The lordship or Seigneurie of St Ouen takes precedence, as first, among the five fiefs haubert of the island, and thence is styled the Grand Fief Haubert. It is held in capite, and owes suite de cour, as it is termed in Norman feudal phraseology—that is, the declaration of homage to the sovereign, made in a formal manner tri-annually before the civil tribunal of the island, in common with several other fiefs ; knight's service; and the sum of nine livres of France as relief, whenever the cause for its payment occurs. In war time, its Seigneur owed anciently military service to the King at the castle of Mont Orgueil, with men-at-arms and horses at his own cost — "lui tiers, l’espace de deux parts de quarante jours" and being of garde noble, this Seigneurie fell into the King's charge and custody during the minority of its heir ; and at the death or sudden removal from the island of the Captain or Governor of Jersey, the Seigneurs of St Ouen, by their tenure, replaced him in that important command until a successor was named by the King.

The first of this family of whom connected record is given is Guy De Carteret or Carterai, who was Lord of the Barony of Carteret, in Normandy, circa AD 1000, and who, from his skill in the chase, was surnamed L'Oiseleur, or the Fowler. He had two sons, William and Godfrey.

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Family histories



Accuracy of information

We have been aware since they were posted that some of the information in the family trees below disagrees with information on the de Carteret family's Cercle de Carteret website. Our trees have been thoroughly researched over a long period by de Carteret descendants around the world and are believed to be as accurate as any family information stretching back over such a long period can be. We would ask anyone who believes any of the information in our descendancies to be inaccurate to leave a note with the details, on the discussion section of the page in question, so that any discrepancies can be investigated further. We have already updated some of the trees following the receipt of reliable information and are always happy to do so.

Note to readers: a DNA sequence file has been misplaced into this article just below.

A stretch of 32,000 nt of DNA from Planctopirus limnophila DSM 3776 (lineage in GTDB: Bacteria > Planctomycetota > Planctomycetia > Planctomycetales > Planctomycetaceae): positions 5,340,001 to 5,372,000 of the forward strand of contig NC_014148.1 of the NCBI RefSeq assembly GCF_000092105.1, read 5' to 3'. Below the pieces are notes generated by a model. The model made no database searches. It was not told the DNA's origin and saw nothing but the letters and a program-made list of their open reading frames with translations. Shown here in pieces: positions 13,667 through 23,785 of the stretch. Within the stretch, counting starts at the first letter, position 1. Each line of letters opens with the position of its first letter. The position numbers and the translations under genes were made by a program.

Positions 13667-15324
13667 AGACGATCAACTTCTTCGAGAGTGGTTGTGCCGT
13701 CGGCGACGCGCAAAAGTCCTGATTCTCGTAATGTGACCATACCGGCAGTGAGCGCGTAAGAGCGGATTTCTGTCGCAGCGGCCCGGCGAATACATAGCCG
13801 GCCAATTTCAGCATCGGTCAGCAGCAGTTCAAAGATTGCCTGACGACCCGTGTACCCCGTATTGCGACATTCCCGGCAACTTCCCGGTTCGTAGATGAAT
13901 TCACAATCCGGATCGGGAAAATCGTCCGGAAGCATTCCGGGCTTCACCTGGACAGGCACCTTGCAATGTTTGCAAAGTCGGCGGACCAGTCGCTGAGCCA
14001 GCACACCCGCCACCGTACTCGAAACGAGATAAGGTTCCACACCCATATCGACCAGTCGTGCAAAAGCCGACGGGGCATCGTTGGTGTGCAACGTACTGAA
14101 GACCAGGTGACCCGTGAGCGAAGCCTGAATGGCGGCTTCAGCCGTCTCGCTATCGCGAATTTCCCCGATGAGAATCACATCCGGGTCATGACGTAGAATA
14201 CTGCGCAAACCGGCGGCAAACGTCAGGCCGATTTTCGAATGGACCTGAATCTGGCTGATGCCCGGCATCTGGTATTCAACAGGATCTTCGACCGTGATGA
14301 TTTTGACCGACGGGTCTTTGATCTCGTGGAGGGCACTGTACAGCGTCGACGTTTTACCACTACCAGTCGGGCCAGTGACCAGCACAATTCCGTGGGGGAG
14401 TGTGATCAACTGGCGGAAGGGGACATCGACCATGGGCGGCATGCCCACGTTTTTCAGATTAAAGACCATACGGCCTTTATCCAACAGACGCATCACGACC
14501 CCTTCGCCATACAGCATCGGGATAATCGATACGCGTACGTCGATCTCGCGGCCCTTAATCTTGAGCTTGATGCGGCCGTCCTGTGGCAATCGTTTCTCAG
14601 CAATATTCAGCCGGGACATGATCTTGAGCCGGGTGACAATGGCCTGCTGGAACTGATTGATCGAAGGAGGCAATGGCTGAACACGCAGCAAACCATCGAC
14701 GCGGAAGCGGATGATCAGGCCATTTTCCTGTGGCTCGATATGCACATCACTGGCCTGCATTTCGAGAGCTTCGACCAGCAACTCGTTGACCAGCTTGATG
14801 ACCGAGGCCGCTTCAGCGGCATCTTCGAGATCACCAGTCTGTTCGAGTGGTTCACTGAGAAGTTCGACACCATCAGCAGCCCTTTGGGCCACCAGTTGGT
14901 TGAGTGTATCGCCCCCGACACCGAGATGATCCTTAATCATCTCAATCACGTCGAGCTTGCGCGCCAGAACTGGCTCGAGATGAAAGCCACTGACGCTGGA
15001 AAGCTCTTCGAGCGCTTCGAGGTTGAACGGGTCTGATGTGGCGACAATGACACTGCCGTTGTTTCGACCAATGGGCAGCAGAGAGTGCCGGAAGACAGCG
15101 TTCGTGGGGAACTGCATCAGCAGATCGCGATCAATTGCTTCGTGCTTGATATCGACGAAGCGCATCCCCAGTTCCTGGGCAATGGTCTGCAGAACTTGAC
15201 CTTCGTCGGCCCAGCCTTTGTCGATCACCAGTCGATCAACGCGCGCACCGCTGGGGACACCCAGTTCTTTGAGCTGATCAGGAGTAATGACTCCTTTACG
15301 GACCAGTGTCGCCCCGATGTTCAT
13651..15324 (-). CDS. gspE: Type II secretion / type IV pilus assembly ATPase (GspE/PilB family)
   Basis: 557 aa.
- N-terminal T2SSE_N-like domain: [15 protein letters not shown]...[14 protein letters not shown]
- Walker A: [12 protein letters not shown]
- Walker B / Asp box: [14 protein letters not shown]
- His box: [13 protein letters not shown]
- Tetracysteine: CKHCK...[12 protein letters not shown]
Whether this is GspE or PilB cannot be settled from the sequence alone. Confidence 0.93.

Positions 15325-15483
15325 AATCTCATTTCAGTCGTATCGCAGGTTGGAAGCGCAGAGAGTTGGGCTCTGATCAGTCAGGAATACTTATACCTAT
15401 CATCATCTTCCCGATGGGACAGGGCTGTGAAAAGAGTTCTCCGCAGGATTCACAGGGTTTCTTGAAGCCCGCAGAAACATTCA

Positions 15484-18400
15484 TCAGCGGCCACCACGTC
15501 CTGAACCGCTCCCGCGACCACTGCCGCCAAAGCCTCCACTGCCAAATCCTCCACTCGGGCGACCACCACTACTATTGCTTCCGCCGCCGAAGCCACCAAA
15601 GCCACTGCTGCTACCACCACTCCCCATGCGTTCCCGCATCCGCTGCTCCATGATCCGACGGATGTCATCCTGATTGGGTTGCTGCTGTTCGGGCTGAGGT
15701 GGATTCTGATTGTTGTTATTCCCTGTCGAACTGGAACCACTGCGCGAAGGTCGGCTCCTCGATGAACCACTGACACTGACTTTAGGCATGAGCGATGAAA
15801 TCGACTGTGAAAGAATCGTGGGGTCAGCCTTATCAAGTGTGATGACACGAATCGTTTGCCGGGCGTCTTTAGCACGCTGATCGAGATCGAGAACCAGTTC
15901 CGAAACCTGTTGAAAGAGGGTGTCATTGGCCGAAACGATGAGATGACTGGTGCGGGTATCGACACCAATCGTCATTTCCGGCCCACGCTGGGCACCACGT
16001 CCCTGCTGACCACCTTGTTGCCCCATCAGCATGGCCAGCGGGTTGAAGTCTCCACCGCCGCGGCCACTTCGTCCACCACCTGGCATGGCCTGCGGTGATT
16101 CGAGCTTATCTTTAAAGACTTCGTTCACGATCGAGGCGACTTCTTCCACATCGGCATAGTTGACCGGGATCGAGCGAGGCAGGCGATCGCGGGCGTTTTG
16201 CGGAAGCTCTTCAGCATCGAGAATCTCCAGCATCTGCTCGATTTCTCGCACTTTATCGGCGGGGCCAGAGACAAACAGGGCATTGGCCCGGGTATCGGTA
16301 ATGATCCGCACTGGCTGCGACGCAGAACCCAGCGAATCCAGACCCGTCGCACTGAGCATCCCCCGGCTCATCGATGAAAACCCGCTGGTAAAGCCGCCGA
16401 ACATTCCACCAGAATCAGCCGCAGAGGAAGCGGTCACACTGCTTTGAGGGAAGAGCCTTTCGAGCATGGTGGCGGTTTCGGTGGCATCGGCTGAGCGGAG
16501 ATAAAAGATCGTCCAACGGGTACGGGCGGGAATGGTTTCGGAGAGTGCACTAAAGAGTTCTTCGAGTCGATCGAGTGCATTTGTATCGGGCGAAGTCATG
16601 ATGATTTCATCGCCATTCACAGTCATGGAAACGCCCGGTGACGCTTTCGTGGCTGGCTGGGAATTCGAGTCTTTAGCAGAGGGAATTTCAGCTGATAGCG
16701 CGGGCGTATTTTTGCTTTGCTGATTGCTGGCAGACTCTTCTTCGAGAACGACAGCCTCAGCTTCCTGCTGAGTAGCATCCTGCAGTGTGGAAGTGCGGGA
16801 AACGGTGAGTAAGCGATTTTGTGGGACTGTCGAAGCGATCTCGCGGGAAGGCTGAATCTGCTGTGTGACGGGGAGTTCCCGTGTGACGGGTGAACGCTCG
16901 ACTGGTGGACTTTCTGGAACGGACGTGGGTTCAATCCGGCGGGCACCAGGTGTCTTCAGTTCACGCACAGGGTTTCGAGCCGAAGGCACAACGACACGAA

Further updates have been made during 2016, particularly in regard to the Vinchelez de Haut and Trinity branches. We continue to add and correct dates as and when time is available to research the 500-plus baptisms in the Jersey church registers.

There are more Jersey family trees in Jerripedia (over 2,400 at the end of April 2016) than anywhere else, and we take their accuracy very seriously. Hardly a week goes by when we are not adding new trees or editing existing ones. Anybody with any suggestions to make about alterations to the trees is invited to contact us by sending an email to editcontact@theislandwiki.org. Please use Jerripedia as the subject for your email.

Important marriages

It is the marriages between members of the de Carteret family and immigrants to Jersey from important families in Medieval Britain, that allows many islanders to trace their ancestry out of Jersey.

Variants

  • Carteray
  • Charteray
  • Carteres
  • Cartred
  • Katereck
  • Karteret
  • Quarteret

Family records

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Family trees



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Baptisms



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St Ouen's Church plaque commemorating Midshipman Philip de Carteret, killed at the Battle of Jutland in World War One


Great War service



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Family wills


Emigrant to Canada

Family properties

Family photographs

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Family businesses